Direct current (DC) voltages were applied to the gate and drain electrodes using Yokogawa 7651 and Stanford Research Systems SIM928 voltage sources. Alternating current (AC) voltage pulses for spin readout were applied to G1 and G2 using a Tektronix AFG320 function generator and were added to the DC voltage using a passive adder circuit, where the DC and AC voltage amplitude was divided by 5 and 50, respectively. The source electrode was grounded via a Femto DLPCA-200 variable-gain low-noise current amplifier (maximum bandwidth, 500 kHZ), which converts the source-drain current into a voltage signal. An eighth-order low-pass Bessel filter with an adjustable cutoff frequency was applied to the voltage signal using a Stanford Research Systems SIM965 analog filter. The filtered voltage signal was measured using an Agilent four-channel fast digitizing oscilloscope.


Supplementary material for this article is available at

section S1. Extraction of the electron temperature, gate lever arms, and addition energies of D1 and D2.

section S2. Fidelity of the sequential readout of D1 and D2.

section S3. Comparison of the spin relaxation times of previous donor devices.

fig. S1. Extraction of the electron temperature and gate lever arms from the thermal broadening of the SET Fermi level.

fig. S2. Extraction of the addition energy for the second and third electrons on D2.

fig. S3. Atomistic tight-binding calculations of the addition spectrum of 2P, 3P, and 4P donor dots.

fig. S4. Extraction of the spin-dependent tunnel times during readout of D1 and D2.

fig. S5. Optimization of the readout time.

fig. S6. Electrical readout fidelity of D1 and D2.

fig. S7. Deviation from the B5 field dependence in donor devices.

table S1. Comparison of lever arms (α), addition voltages (ΔVadd), and addition energies (Eadd) of D1 and D2 for each electron transition for two different cooldowns.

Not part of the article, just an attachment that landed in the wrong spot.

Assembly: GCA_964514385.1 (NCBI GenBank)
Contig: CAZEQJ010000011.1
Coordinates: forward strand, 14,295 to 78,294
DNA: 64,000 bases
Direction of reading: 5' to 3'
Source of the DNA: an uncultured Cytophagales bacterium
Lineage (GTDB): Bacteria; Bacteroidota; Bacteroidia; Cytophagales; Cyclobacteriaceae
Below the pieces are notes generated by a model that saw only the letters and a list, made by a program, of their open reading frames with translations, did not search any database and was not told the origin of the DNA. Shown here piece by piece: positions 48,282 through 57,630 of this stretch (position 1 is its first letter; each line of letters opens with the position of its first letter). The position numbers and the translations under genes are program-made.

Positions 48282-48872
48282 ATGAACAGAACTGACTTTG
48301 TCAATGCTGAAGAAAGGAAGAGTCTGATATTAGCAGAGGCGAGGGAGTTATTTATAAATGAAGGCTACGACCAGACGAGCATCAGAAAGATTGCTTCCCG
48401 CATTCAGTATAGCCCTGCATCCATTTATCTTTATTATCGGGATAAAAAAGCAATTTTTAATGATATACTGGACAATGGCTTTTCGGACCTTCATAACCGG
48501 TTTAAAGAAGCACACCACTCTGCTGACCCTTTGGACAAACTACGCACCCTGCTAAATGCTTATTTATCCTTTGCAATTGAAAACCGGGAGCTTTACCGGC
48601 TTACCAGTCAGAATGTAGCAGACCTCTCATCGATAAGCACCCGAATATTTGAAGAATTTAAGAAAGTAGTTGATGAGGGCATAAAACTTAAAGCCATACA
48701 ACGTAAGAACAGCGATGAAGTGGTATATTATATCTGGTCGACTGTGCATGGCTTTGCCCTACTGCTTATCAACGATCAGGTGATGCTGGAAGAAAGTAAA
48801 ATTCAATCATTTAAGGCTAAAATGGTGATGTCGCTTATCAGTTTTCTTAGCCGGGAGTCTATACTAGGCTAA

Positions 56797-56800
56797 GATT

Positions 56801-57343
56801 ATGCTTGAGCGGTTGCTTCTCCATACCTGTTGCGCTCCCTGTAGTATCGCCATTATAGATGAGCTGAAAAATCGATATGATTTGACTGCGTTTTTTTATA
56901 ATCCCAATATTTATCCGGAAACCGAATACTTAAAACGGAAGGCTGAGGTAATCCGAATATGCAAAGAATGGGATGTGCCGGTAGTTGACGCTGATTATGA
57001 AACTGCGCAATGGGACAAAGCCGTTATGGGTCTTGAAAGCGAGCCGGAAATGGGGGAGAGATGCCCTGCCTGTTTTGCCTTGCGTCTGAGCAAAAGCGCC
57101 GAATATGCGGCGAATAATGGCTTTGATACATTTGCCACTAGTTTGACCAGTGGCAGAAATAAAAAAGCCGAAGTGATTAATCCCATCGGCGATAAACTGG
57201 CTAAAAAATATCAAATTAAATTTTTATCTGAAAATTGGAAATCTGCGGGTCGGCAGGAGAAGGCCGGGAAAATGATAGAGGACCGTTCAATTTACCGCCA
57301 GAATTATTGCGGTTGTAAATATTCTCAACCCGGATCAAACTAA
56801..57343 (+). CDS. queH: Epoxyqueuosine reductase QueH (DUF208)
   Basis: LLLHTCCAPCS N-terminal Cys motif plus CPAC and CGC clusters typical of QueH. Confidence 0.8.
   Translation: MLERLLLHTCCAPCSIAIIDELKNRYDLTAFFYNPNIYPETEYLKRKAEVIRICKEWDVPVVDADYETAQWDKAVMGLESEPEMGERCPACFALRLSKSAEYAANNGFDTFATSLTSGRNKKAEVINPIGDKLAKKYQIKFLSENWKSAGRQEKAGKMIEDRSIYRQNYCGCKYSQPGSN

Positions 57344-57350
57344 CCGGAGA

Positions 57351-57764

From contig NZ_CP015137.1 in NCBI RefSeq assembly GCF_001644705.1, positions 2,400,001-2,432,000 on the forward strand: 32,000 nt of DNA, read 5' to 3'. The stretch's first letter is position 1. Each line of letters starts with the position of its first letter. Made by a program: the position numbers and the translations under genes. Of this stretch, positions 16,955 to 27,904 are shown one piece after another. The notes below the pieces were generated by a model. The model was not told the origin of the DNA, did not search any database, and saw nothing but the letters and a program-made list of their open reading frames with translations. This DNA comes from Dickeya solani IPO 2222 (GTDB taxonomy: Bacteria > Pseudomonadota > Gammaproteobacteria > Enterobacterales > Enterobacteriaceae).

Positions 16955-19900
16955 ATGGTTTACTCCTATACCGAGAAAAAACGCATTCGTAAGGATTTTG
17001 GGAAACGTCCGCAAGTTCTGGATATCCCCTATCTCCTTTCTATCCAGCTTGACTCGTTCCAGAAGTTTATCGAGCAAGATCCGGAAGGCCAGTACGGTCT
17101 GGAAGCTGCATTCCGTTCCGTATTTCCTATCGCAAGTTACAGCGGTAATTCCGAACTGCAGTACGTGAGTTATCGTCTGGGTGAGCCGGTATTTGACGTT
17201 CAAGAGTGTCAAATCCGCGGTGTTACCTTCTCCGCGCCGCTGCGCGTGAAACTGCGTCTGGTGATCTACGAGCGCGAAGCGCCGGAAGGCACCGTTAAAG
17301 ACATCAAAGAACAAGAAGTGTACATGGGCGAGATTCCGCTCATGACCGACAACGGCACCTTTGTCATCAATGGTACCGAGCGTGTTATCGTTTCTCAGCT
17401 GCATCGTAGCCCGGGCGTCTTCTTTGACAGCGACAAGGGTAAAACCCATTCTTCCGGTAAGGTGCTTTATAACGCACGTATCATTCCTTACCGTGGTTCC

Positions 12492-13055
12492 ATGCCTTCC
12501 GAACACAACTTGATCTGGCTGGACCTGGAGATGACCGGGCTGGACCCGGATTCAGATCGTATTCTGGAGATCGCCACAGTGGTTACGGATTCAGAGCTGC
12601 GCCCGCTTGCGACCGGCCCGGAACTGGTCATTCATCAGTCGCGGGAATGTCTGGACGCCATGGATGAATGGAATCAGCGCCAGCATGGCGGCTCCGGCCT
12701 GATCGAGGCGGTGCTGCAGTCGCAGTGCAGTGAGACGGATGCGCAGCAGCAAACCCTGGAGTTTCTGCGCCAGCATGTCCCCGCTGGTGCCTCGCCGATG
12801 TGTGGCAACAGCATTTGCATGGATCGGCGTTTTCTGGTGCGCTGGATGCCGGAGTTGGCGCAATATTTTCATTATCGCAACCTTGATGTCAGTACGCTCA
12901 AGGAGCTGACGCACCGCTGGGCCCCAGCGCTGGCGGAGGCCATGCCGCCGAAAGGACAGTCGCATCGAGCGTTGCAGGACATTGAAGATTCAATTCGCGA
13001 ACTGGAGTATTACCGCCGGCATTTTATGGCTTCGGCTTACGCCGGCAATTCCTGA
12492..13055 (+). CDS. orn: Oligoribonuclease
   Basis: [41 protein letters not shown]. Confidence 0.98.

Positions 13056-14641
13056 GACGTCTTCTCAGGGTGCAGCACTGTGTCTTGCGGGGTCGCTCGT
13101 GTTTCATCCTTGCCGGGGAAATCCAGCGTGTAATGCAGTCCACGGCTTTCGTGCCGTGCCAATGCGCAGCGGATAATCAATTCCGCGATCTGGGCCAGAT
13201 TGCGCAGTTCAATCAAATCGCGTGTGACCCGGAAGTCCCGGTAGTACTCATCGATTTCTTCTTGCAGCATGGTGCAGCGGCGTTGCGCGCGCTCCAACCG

References (3234)

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Acknowledgments: We thank H. Büch, S. Hile, and Y. Wang for useful discussions. Funding: This research was conducted by the Australian Research Council Centre of Excellence for Quantum Computation and Communication Technology (project number CE110001027), the U.S. National Security Agency, and the U.S. Army Research Office (contract number W911NF-08-1-0527). B.W. acknowledges a Discovery Early Career Researcher Award Fellowship. M.Y.S. acknowledges an Australian Research Council Laureate Fellowship. Author contributions: T.F.W. and B.W. prepared the sample, performed the measurements, and analyzed the data. M.Y.S. planned and supervised the project. All authors contributed to the interpretation of the data and preparation of the manuscript. Competing interests: M.Y.S. is Editor-in-Chief of Nature Partner Journals (NPJ) Quantum Information and receives financial benefits from the position. M.Y.S. has patents related to the described work: United States (7547648), Australia (2004266178), Japan (4855255), China (739450), India (236322), and Europe (04761155.3); United States (8580674), Australia (2008900526), Japan (2010-545327), and China (200880127837.5). The other authors declare that they have no competing interests. Data and materials availability: All data needed to evaluate the conclusions in the paper are present in the paper and/or the Supplementary Materials. Additional data related to this paper may be requested from the authors.